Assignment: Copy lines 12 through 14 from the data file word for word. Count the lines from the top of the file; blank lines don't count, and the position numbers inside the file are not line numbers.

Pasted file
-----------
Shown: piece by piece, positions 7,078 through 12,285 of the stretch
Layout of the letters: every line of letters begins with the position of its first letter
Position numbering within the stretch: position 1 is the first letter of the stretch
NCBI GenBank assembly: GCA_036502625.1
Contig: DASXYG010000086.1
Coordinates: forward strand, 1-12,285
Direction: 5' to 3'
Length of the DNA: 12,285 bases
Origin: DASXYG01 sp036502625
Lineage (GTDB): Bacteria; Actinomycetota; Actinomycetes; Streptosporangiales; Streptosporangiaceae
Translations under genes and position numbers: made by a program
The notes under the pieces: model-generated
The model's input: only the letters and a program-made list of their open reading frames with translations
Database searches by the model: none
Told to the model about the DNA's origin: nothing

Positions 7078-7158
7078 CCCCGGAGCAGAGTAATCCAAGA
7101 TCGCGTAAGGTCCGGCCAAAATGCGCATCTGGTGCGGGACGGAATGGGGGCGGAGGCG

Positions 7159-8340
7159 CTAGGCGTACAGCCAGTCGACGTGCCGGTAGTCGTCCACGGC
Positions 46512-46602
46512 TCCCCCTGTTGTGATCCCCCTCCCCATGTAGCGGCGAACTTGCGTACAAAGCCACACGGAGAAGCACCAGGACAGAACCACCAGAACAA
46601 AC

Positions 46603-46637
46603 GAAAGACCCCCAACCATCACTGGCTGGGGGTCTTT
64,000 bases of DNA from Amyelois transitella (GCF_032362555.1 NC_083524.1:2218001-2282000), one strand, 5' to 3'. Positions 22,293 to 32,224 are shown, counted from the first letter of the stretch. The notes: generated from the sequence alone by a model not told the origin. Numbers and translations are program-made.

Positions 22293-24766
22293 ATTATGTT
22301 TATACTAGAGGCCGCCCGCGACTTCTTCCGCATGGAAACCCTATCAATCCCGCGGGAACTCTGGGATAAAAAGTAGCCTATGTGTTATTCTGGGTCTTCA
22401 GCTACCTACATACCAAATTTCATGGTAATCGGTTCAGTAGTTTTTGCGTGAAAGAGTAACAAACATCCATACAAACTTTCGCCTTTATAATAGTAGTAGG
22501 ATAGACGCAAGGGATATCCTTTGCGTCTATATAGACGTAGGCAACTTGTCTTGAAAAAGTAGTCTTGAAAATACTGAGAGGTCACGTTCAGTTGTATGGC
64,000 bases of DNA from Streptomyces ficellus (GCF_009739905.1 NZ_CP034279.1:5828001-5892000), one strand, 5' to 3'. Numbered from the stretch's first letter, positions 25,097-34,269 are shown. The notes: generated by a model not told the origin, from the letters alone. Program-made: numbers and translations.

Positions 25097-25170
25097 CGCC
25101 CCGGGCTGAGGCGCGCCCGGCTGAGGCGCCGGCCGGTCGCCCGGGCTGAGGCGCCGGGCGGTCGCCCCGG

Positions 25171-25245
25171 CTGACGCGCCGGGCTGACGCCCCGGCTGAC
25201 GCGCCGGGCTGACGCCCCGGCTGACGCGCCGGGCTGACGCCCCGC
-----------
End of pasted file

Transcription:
The notes under the pieces: model-generated
The model's input: only the letters and a program-made list of their open reading frames with translations
Database searches by the model: none